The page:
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A team of researchers from the University of California, Berkeley, have introduced an approach to teaching robots how to walk in under 60 minutes. This technique is different from the conventional deep reinforcement learning practices in a way that in this technique, robots can be trained without simulators. Named “DayDreamer: World Models for Physical Robot Learning”, this project is led by Philipp Wu, Alejandro Escontrela, Danijar Hafner, Ken Goldberg and Pieter Abbeel. As per the authors, the Dreamer algorithm could learn from small amounts of interaction through planning in a learned world model and, in turn, outperform pure reinforcement learning in video games.
DayDreamer: A different approach to reinforcement learning
One of the fundamental challenges that robotics has struggled with is imbibing in robots the capability to solve complex tasks in real-world scenarios. Deep reinforcement learning (RL) is a popular method that enables robots to learn through trial and error. Current algorithms based on reinforcement learning require too much interaction with a simulated environment to learn successful behaviours, making them impractical for many real-world tasks.
For the daydreamer project, the researchers have applied the Dreamer algorithm to four robots to learn directly in the real world. They were able to overcome challenges like different action spaces, sensory modalities, and reward structures.
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The main contributions of the team are:
- A1 Quadraped – The researchers trained the robot directly in the end-to-end reinforcement learning setting without any simulators. They trained the Unitree A1 robot, consisting of 12 direct drive motors, from scratch. Within 10 minutes, the robot could adapt and learn to withstand external stimuli like pushing and pulling.
- UR5 Multi-Object visual pick and place – Robotic arms are trained to pick and place balls. The process involves locating the ball from third-person camera images, grasping them and moving them to the designated bin. Dreamer was able to reach an average pick rate of 2.5 objects per minute within 8 hours.
- XArm visual pick and place – For XArm, the team used a third-person RealSense camera with RGB and depth modalities, as well as proprioceptive inputs for the robot arm, requiring the world model to learn sensor fusion along with proprioceptive inputs for the robot arm, needing the world model to learn sensor fusion. Here, a soft object is used instead of the ball, which is a challenge to simulate. XArm manages to complete the task in 10 hours.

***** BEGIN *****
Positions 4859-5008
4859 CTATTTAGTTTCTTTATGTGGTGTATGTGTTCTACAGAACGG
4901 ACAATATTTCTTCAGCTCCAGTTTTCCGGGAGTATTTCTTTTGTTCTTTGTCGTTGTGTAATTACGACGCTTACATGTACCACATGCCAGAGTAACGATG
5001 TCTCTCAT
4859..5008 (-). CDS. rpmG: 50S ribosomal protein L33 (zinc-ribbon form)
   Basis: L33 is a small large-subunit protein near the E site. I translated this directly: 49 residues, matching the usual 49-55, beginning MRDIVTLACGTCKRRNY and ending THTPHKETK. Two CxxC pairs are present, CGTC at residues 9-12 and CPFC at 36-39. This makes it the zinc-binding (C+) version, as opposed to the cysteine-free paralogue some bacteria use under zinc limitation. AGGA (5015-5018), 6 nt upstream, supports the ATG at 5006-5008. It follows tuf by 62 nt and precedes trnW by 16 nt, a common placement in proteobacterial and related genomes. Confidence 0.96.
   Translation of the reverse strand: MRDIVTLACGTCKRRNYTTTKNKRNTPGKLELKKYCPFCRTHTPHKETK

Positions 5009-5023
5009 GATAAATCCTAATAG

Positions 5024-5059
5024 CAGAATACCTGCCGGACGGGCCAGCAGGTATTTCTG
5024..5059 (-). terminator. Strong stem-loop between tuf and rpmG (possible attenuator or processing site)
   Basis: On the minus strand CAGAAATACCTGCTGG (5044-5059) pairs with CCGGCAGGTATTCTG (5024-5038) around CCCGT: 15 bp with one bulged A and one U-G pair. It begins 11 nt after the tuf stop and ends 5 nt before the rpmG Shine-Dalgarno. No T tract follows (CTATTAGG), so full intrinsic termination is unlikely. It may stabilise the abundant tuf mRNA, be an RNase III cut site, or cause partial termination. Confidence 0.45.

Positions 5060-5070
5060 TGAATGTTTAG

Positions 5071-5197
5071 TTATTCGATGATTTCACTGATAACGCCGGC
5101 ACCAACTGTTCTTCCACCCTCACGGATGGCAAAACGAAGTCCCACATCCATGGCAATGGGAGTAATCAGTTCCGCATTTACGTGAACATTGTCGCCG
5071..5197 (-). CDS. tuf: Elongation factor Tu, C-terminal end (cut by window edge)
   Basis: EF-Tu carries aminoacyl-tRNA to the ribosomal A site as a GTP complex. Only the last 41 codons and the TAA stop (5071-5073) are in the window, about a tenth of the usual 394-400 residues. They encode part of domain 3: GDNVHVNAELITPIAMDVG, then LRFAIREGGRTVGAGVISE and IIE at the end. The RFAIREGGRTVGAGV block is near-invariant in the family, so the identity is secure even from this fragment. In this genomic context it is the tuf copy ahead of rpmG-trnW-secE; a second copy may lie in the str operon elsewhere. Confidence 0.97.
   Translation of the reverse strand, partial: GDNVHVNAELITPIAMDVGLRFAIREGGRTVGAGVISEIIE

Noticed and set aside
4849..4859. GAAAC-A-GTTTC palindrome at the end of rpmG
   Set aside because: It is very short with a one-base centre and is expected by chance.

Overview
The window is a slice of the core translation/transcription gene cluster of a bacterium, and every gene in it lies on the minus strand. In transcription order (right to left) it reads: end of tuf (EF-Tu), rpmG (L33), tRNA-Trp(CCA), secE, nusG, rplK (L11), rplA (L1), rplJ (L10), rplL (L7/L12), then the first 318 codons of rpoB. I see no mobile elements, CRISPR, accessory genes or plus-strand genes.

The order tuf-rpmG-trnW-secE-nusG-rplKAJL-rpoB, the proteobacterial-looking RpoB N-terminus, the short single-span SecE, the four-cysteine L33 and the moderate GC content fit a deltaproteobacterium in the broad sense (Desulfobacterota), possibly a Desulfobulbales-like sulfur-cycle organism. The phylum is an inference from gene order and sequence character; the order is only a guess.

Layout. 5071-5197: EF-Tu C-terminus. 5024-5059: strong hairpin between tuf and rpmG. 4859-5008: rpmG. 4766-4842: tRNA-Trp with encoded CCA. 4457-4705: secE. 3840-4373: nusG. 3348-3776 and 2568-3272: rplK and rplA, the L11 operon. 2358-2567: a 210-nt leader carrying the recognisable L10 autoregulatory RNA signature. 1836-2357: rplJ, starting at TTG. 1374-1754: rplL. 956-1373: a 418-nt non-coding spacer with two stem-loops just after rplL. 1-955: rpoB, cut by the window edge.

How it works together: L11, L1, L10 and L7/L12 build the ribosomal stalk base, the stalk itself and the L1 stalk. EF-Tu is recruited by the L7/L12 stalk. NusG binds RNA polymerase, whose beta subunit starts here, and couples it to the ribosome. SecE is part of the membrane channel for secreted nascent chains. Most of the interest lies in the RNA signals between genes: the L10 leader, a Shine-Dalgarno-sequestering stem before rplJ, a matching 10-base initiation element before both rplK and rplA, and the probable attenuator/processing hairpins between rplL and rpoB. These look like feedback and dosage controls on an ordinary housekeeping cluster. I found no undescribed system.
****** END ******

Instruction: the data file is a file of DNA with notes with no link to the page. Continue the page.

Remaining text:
- Sphero Navigation – This task consisted of the robot called Sphero Ollie navigating to a designated location through continuous actions, with the only sensory input being top-down RGB images. The robot identifies its position from pixels and infers its orientation with the help of a sequence of past images, and controls the robot from under-actuated motors that build up momentum over time. The Spero ollie learns this task in under 2 hours.
DayDreamer versus MIT’s Cheetah
Before the makers of DayDreamer, another group at MIT Improbable AI Lab worked on a similar project. This team developed mini-Cheetah, the then fastest moving quadrupled robot.
Cheetah’s controller is based on a neural network architecture that uses reinforcement learning to train in a simulation which is later transferred to the real world. The Cheetah’s performance is measured against two benchmarks: (i) an adaptive curriculum on velocity commands and (ii) an online system identification strategy for sim-to-real transfer leveraged from prior work.
This model could accumulate 100 days’ worth of experience on diverse terrains in three hours of actual time. Although this is three times the training time required for the Dreamer model, it is a substantial feat in the field of reinforcement learning.
The future of AI-based robotics
According to the researchers, the Dreamer model approach can solve robot locomotion, manipulation, and navigation tasks without changing hyperparameters. Dreamer taught a quadruped robot to roll off the back, stand up, and walk-in 1 hour from scratch, which previously required extensive training in simulation followed by transfer to the real world or parameterized trajectory generators and given reset policies.
While Dreamer shows promising results, learning on hardware over many hours creates wear-and-tear on robots that may require human intervention or repair. Additionally, more work is required to explore the limits of Dreamer and that of the baselines by training for a longer time.
The Indian robotics ecosystem is abuzz with regular reports of new models. IISc ARTPARK recently conducted a contest to create robots that took on janitorial tasks.
Indiascience.in an initiative of the Department of Science and Technology (DST), Govt of India, states that Robotics is the future as it has the potential to transform every aspect of society. Some leading Indian robotics firms are – Gridbots, an Ahmedabad-based startup that creates robots for a variety of industrial applications; Asimov Tech, the Kerala-based startup that develops robots for the service industry; Planys Technology of Chennai, which is designing robots that cater to underwater tasks.
As part of the ‘AI for India’ initiative launched by the Ministry of Education, the Council for Indian School Certificate Examinations (CISCE) and the Indian Institute of Technology of Delhi (IIT- Delhi) are working on designing a curriculum for schools that include robotics, AI, machine learning, and data science. The curriculum is for grades 9 to 12 in schools affiliated with the CISCE board.